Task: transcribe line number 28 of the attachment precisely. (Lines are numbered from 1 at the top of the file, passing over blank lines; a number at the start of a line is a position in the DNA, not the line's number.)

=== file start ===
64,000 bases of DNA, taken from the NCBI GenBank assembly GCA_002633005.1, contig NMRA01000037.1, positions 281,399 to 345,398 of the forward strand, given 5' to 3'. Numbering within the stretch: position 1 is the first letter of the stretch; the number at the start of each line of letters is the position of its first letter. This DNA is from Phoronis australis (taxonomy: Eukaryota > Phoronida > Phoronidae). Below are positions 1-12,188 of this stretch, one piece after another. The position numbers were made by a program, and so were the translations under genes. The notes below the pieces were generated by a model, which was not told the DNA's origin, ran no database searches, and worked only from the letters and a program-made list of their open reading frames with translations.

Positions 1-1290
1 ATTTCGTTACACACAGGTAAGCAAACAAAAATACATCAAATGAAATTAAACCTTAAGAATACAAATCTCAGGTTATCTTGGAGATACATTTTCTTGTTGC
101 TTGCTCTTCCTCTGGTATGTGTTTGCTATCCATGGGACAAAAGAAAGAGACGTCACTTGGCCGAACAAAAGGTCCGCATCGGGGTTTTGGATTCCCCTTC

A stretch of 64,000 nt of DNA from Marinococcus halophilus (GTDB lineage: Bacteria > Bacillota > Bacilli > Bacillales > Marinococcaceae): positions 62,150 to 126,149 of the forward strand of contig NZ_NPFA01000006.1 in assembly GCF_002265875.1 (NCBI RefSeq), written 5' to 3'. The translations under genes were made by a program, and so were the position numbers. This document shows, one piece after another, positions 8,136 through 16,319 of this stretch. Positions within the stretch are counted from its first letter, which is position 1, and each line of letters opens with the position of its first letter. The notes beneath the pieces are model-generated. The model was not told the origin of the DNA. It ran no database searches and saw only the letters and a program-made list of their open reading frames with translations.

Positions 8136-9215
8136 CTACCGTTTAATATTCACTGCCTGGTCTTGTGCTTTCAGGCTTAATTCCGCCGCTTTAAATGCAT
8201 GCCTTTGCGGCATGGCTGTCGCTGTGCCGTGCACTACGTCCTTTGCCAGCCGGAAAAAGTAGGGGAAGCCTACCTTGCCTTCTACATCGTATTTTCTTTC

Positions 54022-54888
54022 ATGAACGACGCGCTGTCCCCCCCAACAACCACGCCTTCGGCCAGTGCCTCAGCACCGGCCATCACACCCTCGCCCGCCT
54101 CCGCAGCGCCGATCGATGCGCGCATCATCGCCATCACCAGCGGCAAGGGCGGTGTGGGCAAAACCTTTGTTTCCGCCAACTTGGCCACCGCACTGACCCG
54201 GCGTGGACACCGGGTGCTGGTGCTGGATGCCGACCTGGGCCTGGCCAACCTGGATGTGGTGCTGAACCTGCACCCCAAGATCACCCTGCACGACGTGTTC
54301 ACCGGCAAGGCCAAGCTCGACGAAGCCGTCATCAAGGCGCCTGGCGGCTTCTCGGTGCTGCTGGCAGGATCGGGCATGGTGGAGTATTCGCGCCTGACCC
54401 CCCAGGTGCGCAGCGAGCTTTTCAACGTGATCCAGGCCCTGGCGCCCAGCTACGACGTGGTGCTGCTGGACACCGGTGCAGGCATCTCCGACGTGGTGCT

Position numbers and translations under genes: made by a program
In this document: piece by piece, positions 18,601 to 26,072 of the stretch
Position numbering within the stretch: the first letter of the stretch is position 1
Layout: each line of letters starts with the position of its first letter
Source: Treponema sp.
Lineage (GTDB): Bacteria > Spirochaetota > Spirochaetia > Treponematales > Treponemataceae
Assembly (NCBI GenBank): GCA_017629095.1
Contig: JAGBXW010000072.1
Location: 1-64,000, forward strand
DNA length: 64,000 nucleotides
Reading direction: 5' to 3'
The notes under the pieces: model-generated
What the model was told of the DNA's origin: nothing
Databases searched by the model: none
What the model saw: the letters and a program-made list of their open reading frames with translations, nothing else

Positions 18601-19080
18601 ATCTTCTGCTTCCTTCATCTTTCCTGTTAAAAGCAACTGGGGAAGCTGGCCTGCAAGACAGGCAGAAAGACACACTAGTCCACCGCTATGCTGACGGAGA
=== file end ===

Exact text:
Databases searched by the model: none